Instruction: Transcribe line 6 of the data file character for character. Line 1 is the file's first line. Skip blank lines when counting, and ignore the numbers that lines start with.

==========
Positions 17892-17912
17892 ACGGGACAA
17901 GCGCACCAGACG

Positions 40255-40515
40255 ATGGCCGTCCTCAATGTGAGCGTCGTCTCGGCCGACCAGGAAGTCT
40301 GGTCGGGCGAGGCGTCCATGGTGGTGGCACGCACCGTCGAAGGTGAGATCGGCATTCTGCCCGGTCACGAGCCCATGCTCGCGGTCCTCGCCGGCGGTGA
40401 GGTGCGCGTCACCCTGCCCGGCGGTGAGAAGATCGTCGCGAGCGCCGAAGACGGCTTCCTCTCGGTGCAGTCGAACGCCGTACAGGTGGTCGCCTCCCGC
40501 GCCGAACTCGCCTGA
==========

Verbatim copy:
40301 GGTCGGGCGAGGCGTCCATGGTGGTGGCACGCACCGTCGAAGGTGAGATCGGCATTCTGCCCGGTCACGAGCCCATGCTCGCGGTCCTCGCCGGCGGTGA